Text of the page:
So, I made it through two miles today. I reflect on Jake the Dog’s encouraging worldly advice, “Sucking at something is the first step towards being sorta good at something.” While I have a lot of work to do before I am ready to run the Mighty Mac on Labor Day, fortunately I have a few mind-tricks up my sleeve so I can put in the miles to prepare!
It dawned on me as I was tying up my laces the other day; as far as fitness is concerned, running isn’t enough, is it? Yes, I fell off the wagon as a runner. But I let go of so much more than that.
Even though my running dissipated, my eating did not! I’ve heard a few runners say, “I run to eat.” Although said in jest, to be completely honest, running certainly made it easier to eat out and eat more. Just one long run could free up 700 calories! So, happily married, I ate like a runner but stopped running. My mother-in-law categorized my weight gain as the “freshman 15.” She said every newlywed couple gains a little weight in their first couple of years when they are happy and in love.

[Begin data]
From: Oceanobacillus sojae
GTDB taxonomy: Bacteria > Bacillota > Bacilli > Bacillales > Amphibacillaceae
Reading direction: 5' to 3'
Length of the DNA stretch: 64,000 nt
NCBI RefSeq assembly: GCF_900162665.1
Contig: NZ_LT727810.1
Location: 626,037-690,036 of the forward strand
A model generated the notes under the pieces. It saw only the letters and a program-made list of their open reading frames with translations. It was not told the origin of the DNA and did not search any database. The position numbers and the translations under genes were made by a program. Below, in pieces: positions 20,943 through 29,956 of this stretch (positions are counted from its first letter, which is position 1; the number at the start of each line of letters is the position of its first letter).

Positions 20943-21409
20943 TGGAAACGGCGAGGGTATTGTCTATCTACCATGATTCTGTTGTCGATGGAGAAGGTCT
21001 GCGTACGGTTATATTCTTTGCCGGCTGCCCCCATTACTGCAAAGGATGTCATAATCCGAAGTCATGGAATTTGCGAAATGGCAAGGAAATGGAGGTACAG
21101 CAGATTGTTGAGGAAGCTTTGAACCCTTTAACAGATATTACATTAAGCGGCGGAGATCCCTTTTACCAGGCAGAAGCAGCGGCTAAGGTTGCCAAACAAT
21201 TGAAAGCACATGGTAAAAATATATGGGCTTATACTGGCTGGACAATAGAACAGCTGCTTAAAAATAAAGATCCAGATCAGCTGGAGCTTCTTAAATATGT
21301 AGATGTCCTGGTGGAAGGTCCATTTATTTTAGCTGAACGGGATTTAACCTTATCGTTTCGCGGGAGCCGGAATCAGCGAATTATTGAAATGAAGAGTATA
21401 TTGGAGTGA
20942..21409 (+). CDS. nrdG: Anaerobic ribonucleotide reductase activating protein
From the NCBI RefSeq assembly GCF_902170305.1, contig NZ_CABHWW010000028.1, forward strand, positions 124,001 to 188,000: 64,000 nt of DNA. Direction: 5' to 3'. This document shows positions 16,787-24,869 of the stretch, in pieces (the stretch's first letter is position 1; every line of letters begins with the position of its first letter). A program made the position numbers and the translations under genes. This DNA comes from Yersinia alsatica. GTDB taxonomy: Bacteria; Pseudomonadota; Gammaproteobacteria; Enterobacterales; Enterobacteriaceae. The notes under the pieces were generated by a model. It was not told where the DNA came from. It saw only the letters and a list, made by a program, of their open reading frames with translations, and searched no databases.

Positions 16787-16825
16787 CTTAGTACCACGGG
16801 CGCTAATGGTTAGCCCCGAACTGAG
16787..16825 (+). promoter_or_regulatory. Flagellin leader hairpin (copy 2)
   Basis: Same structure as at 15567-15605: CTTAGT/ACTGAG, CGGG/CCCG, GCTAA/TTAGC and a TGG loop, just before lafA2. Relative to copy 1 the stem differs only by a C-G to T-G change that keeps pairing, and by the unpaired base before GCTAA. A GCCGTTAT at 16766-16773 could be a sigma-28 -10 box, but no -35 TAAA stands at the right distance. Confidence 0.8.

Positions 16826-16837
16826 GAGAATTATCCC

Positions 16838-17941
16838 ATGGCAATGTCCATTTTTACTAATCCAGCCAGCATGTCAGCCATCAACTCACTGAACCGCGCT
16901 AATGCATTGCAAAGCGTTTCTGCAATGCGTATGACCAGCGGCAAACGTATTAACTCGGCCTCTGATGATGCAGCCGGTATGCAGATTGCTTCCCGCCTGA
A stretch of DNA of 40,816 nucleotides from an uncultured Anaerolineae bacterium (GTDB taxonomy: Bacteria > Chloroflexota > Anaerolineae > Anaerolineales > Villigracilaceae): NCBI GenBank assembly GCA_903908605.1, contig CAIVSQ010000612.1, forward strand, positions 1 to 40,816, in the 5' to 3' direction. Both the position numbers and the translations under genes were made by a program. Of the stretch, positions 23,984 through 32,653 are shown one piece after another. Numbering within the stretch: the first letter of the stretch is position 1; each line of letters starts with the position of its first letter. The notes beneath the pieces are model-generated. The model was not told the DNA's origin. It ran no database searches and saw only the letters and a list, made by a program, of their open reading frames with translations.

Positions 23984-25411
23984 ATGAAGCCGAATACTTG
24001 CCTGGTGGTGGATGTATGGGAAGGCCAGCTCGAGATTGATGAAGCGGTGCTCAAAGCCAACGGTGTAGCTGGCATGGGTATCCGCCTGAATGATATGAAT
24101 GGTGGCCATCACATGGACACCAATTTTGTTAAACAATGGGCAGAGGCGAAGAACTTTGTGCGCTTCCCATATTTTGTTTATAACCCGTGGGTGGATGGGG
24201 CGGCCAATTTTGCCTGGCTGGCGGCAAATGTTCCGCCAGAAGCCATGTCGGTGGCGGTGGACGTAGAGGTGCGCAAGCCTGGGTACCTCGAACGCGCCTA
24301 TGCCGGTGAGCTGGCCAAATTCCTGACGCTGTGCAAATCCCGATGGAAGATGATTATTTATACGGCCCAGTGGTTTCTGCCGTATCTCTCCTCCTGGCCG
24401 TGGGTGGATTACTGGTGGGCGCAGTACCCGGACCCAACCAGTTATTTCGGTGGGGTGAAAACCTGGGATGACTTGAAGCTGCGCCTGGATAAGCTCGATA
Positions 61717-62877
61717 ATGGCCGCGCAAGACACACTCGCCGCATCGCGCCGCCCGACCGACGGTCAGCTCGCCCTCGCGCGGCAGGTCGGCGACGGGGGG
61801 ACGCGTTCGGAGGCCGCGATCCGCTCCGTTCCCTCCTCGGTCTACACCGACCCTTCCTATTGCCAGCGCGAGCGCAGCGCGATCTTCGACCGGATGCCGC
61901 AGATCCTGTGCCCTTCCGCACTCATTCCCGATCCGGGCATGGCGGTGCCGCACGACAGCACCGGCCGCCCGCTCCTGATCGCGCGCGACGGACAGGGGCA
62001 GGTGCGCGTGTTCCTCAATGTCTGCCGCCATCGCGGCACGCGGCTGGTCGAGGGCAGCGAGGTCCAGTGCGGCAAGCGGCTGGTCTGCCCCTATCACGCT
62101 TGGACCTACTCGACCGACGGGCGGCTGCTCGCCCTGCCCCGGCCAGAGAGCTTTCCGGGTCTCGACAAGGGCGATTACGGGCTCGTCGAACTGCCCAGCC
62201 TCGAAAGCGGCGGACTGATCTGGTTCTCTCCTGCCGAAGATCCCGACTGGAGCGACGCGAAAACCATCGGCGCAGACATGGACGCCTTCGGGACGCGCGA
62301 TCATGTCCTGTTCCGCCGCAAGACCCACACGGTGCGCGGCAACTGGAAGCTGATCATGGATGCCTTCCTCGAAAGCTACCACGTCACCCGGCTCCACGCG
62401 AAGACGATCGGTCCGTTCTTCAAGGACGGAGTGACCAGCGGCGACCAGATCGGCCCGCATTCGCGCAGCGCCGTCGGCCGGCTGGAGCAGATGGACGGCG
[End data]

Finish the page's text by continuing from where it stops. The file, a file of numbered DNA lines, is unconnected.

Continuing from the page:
Part of the requirement for running the Mackinac Bridge Labor Day Run is being able to run a 12-minute mile. That doesn’t seem to bad, right? Most people should be able to walk a mile in 15 minutes. Try taking a 15lb bag of potatoes and running with that. I bet the average person might feel a little more exhausted than usual pacing at a 12-minute mile. I can vouch for the exhaustion! So part of my training process for the Bridge Run is to shed my “freshman 15.”
So back to me and my laces… I had an epiphany. With just over a month left to train for yet another meaningful race, I finally understood a deeper definition of fitness. Fitness is more than fitting in 30-minutes or so at the gym each day; it’s about making healthy choices in all areas of our lives.
When you are open to change and growth; change and growth flood in. Later that evening, I came across my friend Erin on Facebook. Her status update caught my eye; she was publicly declaring her intention to commit to 30 days of purity in her diet and she was recruiting buddies to join her. Her program didn’t fit my lifestyle as a vegan but parts of it resonated with me. The intention or outcome of her chosen program is to build a new healthy relationship with food. I knew in my heart that her posting was meant for me and that I had to try. After a tug of war in my mind, I finally decided to join her with my own modified but similar program to cut out refined sugar, alcohol and unhealthy grains. I have a short list of allowed grains to accommodate my vegan diet (ie, quinoa, tempeh, seitan).